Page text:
How Smoking Affects Your Teeth and Oral Health?

Posted by Louis E. Paulerio, D.D.S. on Jul 26 2022, 09:20 PM

Smoking wreaks havoc on your body. But many smokers don’t realize just how bad smoking is for their teeth and gums. Smoking is a habit that can negatively impact your oral health. Smoking can accelerate tooth decay and gum disease. This occurs because smoking reduces the amount of saliva in the mouth, and saliva helps wash away food particles and neutralize harmful acids. Smoking also makes it more difficult to fight off infections in the mouth. Read on to understand the oral health risks associated with smoking. 

  • Oral Cancer

Smoking can contribute to a number of serious dental issues, including oral cancer. According to the American Dental Association, smokers are 30 percent more likely to suffer from oral cancer than non-smokers. The carcinogens found in cigarette smoke can directly contribute to cancer development, and smoking has been linked to the majority of oral cancers diagnosed today.

  • Dental Stains

The chemicals in tobacco, such as tar and nicotine, can cause staining and discoloration of teeth and gums. Tar is naturally dark in color, while nicotine is colorless. The stains caused by these chemicals may range from yellow to dark brown.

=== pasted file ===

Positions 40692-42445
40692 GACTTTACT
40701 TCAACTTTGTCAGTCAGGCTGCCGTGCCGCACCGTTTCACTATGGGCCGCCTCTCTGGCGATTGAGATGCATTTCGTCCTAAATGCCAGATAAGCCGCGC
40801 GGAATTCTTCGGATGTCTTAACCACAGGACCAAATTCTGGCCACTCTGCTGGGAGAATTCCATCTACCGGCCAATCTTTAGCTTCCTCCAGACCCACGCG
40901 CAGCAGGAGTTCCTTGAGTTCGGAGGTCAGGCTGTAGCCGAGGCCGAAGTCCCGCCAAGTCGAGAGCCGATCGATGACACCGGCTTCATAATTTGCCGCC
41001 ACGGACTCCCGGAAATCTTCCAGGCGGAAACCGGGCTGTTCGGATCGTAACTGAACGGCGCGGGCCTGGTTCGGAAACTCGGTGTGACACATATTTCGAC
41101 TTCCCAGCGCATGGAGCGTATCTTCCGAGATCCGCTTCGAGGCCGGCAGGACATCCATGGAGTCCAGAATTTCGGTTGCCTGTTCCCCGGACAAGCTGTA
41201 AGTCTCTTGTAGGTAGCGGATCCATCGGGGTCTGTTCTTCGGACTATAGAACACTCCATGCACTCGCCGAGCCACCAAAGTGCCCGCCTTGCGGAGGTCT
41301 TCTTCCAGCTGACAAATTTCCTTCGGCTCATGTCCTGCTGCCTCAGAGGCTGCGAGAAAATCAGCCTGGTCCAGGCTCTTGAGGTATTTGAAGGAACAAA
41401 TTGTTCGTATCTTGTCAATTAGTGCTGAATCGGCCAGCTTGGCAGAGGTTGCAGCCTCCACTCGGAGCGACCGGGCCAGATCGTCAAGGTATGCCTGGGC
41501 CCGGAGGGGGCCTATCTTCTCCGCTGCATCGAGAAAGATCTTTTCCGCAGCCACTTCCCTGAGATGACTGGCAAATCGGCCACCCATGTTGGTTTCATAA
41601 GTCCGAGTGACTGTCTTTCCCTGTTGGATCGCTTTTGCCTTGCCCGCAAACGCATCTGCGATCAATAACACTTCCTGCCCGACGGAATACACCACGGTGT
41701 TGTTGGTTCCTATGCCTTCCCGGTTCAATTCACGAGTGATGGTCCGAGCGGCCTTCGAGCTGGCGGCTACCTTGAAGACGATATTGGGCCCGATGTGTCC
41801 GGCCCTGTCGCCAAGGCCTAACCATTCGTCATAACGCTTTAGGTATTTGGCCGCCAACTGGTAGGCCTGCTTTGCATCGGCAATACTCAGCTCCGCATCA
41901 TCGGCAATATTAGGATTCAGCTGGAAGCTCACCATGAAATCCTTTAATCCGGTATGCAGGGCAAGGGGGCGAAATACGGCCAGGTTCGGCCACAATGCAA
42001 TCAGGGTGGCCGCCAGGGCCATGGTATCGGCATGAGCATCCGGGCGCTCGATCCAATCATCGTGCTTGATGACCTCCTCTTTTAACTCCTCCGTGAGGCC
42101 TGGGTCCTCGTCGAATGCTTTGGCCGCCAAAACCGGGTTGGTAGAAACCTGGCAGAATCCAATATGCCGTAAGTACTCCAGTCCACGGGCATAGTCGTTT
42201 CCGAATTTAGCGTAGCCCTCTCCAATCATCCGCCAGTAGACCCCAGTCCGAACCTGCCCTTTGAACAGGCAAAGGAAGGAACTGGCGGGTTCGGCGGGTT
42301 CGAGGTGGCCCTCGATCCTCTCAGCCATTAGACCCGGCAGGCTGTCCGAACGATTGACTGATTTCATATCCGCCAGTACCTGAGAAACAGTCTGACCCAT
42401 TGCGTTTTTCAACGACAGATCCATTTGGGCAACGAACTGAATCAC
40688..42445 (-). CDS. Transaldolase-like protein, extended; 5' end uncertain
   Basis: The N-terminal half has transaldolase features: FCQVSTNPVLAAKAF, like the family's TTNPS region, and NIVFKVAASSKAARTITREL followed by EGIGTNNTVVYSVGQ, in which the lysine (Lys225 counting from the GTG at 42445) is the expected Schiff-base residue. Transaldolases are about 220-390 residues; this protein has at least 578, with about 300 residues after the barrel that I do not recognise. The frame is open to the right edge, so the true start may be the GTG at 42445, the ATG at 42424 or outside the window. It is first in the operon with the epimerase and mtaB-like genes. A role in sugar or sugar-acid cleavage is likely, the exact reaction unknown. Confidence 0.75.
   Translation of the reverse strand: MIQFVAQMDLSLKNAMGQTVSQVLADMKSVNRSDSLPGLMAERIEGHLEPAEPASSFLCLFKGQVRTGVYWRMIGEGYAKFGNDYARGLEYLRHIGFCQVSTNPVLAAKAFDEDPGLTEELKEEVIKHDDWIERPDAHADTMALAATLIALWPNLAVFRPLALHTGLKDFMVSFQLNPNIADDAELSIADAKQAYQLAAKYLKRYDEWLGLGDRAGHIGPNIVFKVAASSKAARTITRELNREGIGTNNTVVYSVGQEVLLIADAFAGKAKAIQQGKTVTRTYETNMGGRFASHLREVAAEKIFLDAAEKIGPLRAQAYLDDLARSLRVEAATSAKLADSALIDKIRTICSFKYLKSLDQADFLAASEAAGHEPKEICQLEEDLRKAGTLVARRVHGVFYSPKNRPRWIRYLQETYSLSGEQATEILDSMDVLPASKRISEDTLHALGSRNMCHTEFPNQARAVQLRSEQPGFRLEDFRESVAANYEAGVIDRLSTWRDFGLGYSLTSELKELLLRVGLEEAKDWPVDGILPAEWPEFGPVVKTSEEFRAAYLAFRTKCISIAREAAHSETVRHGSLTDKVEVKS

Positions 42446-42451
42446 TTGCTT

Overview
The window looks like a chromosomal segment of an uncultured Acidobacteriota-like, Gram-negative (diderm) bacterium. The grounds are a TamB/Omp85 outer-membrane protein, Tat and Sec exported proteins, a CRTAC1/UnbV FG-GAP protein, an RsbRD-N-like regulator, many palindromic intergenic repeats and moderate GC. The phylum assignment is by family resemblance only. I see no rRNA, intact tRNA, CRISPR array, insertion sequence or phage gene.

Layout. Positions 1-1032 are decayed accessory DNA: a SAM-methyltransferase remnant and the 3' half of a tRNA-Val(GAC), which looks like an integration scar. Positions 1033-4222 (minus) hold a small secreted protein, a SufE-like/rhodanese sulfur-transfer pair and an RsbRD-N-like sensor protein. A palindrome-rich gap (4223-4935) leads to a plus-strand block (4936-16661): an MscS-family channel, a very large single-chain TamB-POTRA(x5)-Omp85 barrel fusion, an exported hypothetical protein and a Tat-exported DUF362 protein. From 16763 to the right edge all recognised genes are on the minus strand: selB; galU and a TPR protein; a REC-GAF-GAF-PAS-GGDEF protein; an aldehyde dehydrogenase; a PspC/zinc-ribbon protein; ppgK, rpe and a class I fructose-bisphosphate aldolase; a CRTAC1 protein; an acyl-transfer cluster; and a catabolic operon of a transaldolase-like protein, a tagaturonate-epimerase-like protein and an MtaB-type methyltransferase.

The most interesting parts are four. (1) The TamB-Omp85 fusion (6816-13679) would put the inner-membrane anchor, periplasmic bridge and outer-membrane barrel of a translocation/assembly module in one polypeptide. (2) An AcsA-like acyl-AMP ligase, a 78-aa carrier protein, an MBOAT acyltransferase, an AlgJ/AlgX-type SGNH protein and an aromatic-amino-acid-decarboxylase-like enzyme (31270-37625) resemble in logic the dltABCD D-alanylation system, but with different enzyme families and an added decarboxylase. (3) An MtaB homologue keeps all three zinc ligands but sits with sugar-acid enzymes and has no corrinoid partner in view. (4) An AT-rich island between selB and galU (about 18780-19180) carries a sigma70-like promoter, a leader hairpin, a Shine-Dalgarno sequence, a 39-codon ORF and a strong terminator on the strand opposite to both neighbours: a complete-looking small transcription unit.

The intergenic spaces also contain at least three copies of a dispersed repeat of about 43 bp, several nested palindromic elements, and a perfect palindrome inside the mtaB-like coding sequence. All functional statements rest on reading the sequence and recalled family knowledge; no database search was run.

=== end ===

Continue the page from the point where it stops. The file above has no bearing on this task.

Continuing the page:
• Tooth decay and cavities

Smoking also leads to more plaque and tartar buildup. Plaque is a thin, sticky film that builds up on teeth and contains bacteria and food particles. Plaque that is not removed hardens into tartar and can lead to tooth decay and cavities. 

  • Gum disease

In addition to causing bad breath, smoking also causes gum disease. Smokers are 60 percent more likely to develop gum disease than those who never smoked. Gum disease is the leading cause of tooth loss. This is because smoking weakens your immune system, which makes you more susceptible to infections. Gum disease is a bacterial infection that affects your gums. When it’s left untreated, it can lead to tooth loss.

  • Tooth loss

When gum disease advances, it ultimately affects the underlying bone structure that supports your teeth and your jaw. When the bone and supporting tissues weaken and break down, it can loosen the tooth and lead to tooth loss.

  • Implant failure

Smoking can also affect dental implants. Dental implants need to heal in the jawbone. Smoking can slow the healing process. Smoking can also increase the risk of implant failure.

  • Delayed wound healing

Smoking also inhibits the body’s ability to heal wounds, so smokers take longer to heal from oral wounds.

How Can I Quit Smoking?

Quitting smoking isn’t easy, but it can be done. Your dentist can provide you with helpful tips to quit smoking. For example, your dentist may suggest using nicotine replacement therapy, such as patches or gum. He or she may also suggest reducing the number of cigarettes you smoke each day. This can help you slowly wean yourself off cigarettes. 

To know more about treatments offered by our dentist, call us at (619) 223-3811 and schedule an appointment to visit the dental practice. 

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